Scripture Text: Revelation 18:1-20
Memory Verse: “The rich ruleth over the poor, and the borrower is servant to the lender.” Proverbs 22:7
Lesson Aim: To outline a biblical perspective on debt and encourage believers on how to get out of debt.
In 1994, author Larry Bates wrote a book, The New Economic Disorder, in which he identified five deadly forces that would hit our economy: (1) the banking crisis; (2) federal debt and deficits; (3) business and personal debt; (4) recession/depression; and (5) massive, renewed inflation.1 So, just the last one remains to manifest.
Given the economic turbulence over the last 30 years, we encourage believers to pursue freedom from debt. “Being debt-free is your best preparation for an uncertain economic future.”2 Why? Being debt-free gives you more flexibility. Without the burden of outstanding debts, down-sizing or even living day to day is easier.
In this lesson, we will not attempt to address the financial crises caused by long-term unemployment, the prolonged illness or death of a provider (or the illness of any uninsured family member). There are other strategies needed to address these risks. However, even in these circumstances, debt makes the crisis worse.
Credit is not the problem, but the misuse of it. Four common causes of problem debt include: (1) lack of discipline; (2) discontent; (3) searching for security; and (4) searching for significance. Let’s address those briefly.
Lack of discipline. Spending without restraint will leave you broke. Some people are naturally more self-disciplined than others. The undisciplined are prone to repeatedly make the wrong decisions. One financial teacher put it this way, “Where there is slack, there will be lack.”
The lack of discipline often stems from discontent. In Hebrews 13:5, the writer instructed the church, “Let your conversation be without covetousness; and be content with such things as ye have: for he hath said, I will never leave thee, nor forsake thee.” Contentment is a choice.
The need for security is a legitimate need, but nothing in the temporal realm can meet this need. We must find security in God, not material possessions. He promised to never leave nor forsake us (Deuteronomy 31:8).
The search for significance drives some people to make foolish financial decisions. Men often attempt to achieve significance through investments, businesses, and possessions and may try to meet this need through heavy borrowing.
Note that the Bible does not say it’s a sin to borrow money, nor does the Bible say that borrowing is wise. Instead, there are warnings about debt (Proverbs 22:7) and examples of difficulties caused by debt (2 Kings 4:1). The Bible also does not say that God is obligated to bail us out of debt or that being in debt is an exercise of faith.
The Bible does say that: (1) it’s wrong not to repay your debts (Psalm 37:21); and (2) it’s foolish to put yourself in a surety situation (Proverbs 6:1-5; 11:15). Also, “Debt may violate two biblical principles: It almost always presumes upon the future, and it may deny God the opportunity to do what he really wants to do in our lives.”3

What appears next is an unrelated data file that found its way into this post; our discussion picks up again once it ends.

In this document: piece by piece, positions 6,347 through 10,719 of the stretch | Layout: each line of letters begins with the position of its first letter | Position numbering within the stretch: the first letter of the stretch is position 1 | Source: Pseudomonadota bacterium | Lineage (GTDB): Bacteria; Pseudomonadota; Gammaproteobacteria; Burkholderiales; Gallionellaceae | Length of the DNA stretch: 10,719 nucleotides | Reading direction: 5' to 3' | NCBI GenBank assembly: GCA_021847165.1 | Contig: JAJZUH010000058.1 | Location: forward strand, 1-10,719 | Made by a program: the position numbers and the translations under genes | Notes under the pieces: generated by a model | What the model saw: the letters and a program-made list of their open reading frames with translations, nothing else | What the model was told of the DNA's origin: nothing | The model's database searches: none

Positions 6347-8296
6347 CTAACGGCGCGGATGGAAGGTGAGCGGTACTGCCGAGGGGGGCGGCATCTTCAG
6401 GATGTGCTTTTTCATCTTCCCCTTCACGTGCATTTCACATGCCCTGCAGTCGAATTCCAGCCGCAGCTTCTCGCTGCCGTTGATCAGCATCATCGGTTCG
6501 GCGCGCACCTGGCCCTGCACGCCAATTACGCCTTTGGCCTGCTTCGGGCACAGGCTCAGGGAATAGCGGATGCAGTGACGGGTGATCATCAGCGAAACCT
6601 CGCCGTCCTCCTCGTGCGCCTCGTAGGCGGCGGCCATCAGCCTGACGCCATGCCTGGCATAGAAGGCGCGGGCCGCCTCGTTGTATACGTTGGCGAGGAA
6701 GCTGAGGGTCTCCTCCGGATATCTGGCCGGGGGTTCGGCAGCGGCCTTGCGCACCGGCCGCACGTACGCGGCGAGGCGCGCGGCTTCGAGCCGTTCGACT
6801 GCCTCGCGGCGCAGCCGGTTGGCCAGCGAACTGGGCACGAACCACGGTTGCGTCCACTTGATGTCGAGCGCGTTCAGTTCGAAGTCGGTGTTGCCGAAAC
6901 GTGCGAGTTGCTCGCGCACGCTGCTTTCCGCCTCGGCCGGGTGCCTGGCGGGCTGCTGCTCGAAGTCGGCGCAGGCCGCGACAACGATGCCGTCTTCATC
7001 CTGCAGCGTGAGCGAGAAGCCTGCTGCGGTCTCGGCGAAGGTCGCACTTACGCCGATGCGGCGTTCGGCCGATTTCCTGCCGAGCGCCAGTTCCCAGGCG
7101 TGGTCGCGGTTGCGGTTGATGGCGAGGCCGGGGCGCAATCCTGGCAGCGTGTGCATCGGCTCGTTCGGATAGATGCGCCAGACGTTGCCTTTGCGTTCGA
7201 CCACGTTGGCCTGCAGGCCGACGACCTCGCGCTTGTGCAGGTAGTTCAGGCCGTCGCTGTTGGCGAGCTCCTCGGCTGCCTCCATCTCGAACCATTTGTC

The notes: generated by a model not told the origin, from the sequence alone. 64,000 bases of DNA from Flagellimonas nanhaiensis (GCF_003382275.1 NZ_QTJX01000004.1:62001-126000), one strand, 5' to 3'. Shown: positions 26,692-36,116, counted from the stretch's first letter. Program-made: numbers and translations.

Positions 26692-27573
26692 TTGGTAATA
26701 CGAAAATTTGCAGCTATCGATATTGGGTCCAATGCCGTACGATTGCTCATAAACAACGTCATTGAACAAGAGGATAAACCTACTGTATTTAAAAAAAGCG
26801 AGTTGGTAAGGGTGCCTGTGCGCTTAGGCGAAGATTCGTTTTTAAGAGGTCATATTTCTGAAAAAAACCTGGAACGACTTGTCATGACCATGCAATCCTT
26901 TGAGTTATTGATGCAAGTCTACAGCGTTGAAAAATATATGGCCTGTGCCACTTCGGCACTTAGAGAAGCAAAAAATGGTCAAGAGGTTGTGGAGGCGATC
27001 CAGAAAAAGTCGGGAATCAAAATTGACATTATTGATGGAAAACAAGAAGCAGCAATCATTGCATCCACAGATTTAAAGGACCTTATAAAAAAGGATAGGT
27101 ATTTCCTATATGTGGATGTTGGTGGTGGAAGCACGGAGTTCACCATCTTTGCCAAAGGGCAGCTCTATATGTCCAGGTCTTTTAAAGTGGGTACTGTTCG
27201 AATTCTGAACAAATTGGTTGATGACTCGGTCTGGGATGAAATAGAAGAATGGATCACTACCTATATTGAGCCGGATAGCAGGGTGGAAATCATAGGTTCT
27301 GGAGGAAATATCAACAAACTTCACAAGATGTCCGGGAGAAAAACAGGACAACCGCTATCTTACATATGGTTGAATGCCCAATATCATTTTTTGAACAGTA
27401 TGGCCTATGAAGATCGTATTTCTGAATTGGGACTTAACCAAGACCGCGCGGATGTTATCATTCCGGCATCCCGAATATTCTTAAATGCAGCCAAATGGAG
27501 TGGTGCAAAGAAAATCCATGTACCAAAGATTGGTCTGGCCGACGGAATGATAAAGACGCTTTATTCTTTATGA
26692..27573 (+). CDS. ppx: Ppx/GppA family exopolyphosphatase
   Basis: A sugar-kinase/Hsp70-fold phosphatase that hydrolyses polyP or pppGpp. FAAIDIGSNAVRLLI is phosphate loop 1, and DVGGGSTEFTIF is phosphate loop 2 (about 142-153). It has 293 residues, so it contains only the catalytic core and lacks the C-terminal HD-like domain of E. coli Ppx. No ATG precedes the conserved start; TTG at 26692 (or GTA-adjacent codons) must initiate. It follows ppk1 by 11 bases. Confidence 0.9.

What should the believer do? Take this seriously. There are a number of Christian organizations that specialize in helping people get their finances in order and eliminate their debt, e.g., Crown Financial, Financial Peace University. All require the critical steps of assessing your spending, living on a budget, and accelerated debt repayment.
We should not be lax in either our church or personal finances. The local church should set the example and be debt-free, too! Study God’s Word carefully and develop your own financial convictions. If you need help, counsel, or training, get it. Do the needful. Live by the biblical principles discussed in Lessons 3 and 4 and trust the Almighty to meet your needs as you remain diligent, generous, and content. The road to a debt-free church begins and ends with debt-free families.
Interact with God’s Word:
- If security and significance are legitimate needs, how can we properly meet them? Matthew 6:25-33
- Why is it important to know what the Bible does and does not say about debt? Hosea 4:6 What warnings do we find in these Scriptures? Psalm 37:21; Proverbs 6:1-5; 11:15; 22:7
- Given the scenario in Revelations 18, what should be our response?
- Read Proverbs 12:24; 27:23-24. How do these Scriptures relate to the need to assess and curb spending?
- Consider the plight of the widow in 2 Kings 4, what can we do to alleviate or prevent similar circumstances today?
- Practical application: Assess your current income and spending, develop a budget, and consider debt reduction. The following links may be helpful.
List the following on a separate piece of paper.
- Assessing your current state:
- Developing a budget:
- Debt reduction plan: